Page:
Newspaper article The Florida Times Union

Student Loan Rates Await Fix; First Coast College Students Are Leftto Face Dramatic Impact, Official Says

Newspaper article The Florida Times Union

Student Loan Rates Await Fix; First Coast College Students Are Leftto Face Dramatic Impact, Official Says

Article excerpt

Byline: Drew Dixon

The impact of the interest rate hike on federal student loans will be dramatic for First Coast college students, if the increase that more than doubled rates remains in place by the time students return to class this fall.

"It can have pretty serious implications," said John Yancey, interim assistant vice president for enrollment services at the University of North Florida. "When you're doubling that interest rate, even though it's a relatively small rate to begin with, the impact is very significant."

As of Monday, the interest rate on federally subsidized Stafford loans for undergraduate students jumped from 3.4 percent to 6.8 percent because of congressional gridlock on settling the federal rate. That increase could cost students as much as $2,600 more in accrued interest for each student loan they obtain, according to an Associated Press report.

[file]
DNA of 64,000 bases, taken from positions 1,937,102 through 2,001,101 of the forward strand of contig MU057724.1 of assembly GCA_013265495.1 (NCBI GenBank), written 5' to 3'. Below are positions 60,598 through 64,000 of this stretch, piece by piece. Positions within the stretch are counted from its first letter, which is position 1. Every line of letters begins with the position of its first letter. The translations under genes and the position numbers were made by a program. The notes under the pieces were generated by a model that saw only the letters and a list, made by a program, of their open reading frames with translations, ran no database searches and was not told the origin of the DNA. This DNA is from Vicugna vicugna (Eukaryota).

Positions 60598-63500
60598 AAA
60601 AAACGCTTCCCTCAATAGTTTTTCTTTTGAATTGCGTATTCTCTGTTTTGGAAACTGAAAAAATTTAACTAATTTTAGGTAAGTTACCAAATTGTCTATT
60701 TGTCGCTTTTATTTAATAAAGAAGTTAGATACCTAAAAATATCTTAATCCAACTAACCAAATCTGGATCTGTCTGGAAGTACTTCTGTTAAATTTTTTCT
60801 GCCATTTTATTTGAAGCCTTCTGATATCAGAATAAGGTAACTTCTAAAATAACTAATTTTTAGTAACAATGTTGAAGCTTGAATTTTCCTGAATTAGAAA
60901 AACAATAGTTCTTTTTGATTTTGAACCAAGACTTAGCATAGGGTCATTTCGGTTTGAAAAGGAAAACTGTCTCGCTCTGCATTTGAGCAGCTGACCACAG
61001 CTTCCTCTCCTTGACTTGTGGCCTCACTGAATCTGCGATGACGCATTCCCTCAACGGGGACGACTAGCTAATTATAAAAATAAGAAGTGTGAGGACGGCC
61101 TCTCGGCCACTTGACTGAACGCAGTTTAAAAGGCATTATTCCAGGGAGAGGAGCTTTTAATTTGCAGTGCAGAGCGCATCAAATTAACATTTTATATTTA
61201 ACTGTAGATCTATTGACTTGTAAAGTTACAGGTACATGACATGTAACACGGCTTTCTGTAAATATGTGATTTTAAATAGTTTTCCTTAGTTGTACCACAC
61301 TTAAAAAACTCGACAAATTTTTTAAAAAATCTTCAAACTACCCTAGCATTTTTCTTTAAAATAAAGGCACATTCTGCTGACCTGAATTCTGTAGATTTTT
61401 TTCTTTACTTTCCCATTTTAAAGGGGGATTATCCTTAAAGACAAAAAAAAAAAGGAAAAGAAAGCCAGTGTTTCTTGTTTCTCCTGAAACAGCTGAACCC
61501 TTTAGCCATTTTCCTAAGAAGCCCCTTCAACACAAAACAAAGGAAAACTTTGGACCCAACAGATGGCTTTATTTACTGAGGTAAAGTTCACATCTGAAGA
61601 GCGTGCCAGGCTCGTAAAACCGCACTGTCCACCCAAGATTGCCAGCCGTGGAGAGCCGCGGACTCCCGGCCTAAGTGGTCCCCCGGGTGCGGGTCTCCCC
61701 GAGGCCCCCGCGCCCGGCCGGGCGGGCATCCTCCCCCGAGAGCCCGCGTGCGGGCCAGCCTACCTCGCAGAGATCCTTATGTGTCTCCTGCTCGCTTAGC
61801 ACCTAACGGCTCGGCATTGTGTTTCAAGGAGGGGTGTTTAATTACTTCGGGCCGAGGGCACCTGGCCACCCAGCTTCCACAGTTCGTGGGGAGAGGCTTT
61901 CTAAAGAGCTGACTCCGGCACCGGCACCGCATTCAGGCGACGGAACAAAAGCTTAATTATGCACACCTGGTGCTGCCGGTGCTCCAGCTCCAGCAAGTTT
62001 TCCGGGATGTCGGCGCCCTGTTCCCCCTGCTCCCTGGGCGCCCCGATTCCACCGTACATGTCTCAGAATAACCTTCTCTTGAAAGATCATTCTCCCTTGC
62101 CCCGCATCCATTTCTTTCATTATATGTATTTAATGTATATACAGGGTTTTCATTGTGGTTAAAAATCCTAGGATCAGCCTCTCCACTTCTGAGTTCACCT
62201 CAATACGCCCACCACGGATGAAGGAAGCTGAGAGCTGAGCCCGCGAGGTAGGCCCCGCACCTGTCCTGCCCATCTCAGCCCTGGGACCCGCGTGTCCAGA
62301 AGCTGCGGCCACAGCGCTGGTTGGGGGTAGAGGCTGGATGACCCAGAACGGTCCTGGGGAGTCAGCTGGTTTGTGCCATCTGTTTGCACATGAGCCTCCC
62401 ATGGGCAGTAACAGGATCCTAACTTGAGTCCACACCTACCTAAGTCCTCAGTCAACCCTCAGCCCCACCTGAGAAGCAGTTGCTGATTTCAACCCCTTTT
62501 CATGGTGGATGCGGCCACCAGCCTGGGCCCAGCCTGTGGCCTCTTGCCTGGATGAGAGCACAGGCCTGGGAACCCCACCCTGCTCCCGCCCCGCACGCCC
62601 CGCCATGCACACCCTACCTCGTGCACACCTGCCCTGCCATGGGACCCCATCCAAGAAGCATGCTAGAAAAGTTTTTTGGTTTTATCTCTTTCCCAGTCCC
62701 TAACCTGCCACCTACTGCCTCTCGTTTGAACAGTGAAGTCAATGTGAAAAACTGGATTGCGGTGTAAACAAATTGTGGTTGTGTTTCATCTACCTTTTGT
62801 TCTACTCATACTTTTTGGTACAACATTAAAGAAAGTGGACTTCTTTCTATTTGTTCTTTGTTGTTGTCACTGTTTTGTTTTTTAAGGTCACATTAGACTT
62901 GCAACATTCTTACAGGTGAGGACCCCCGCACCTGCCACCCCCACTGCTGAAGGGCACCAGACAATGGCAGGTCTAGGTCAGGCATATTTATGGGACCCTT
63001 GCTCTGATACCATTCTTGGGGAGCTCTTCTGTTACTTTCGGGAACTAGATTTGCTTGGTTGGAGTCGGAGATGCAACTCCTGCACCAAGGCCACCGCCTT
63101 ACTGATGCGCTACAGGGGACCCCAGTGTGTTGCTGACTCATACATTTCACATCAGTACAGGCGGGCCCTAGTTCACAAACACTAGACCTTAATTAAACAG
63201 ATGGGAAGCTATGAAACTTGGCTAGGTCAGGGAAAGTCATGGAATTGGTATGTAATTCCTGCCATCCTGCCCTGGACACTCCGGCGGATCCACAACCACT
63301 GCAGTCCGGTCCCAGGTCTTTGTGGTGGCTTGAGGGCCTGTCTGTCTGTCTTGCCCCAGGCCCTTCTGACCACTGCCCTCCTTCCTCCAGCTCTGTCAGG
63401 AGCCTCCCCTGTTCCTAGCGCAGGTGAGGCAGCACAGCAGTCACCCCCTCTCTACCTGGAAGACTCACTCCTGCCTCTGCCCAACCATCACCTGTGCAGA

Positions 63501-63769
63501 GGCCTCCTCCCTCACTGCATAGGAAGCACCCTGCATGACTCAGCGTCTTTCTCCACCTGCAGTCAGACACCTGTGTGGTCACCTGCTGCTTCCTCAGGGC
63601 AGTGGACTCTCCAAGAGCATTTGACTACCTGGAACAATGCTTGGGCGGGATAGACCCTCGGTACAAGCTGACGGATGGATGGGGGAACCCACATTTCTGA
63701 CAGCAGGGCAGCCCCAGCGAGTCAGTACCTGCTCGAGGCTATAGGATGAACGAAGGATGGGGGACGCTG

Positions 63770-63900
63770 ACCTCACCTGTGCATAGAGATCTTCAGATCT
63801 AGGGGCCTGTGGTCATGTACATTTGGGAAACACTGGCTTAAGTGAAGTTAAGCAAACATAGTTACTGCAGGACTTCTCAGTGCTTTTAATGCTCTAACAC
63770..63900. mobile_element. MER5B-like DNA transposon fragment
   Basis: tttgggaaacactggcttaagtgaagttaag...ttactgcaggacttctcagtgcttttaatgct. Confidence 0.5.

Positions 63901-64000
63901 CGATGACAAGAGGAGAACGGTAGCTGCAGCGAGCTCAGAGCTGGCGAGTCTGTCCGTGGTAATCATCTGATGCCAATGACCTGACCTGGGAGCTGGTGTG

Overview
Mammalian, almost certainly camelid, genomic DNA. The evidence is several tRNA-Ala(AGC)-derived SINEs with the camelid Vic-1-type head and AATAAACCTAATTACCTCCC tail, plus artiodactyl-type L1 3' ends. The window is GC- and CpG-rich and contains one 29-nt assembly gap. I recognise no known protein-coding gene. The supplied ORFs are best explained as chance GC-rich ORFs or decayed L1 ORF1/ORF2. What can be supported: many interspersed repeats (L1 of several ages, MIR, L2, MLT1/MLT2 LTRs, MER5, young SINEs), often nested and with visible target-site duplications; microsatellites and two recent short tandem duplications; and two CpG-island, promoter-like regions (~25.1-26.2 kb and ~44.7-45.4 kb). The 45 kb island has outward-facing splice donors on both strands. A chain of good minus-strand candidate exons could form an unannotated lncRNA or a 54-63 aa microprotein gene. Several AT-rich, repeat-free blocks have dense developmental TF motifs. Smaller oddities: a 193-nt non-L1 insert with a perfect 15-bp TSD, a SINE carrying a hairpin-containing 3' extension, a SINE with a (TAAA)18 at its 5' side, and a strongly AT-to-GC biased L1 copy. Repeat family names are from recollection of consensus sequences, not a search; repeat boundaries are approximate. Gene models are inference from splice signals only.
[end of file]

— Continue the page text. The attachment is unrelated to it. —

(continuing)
The rate increases will not impact any student loans already issued.

Yancey said more than 7,000 students each year out of the total student population of about 16,000 at UNF alone, where tuition costs about $5,000 per year, will be impacted. He said a majority of students on the Southside campus in Jacksonville get some sort of student loan before they graduate.

Yancey added the interest rate spike that was implemented Monday was the most substantial increase in student loan rates he's seen in his 16 years of dealing with financial aid issues at UNF. He is doubtful that rate will remain in effect by the time classes resume for fall semester in August.

Yancey said for the moment, the impact may be nil because students don't begin applying for student loans until just before fall session. He said his office has received few calls, but that may be because many students already are aware of the situation and it is the Fourth of July holiday week.

Members of U.S. Congress have vowed to return to Capitol Hill after the Fourth of July break to grapple with the student loan flap and return the interest rates to a lower level. …

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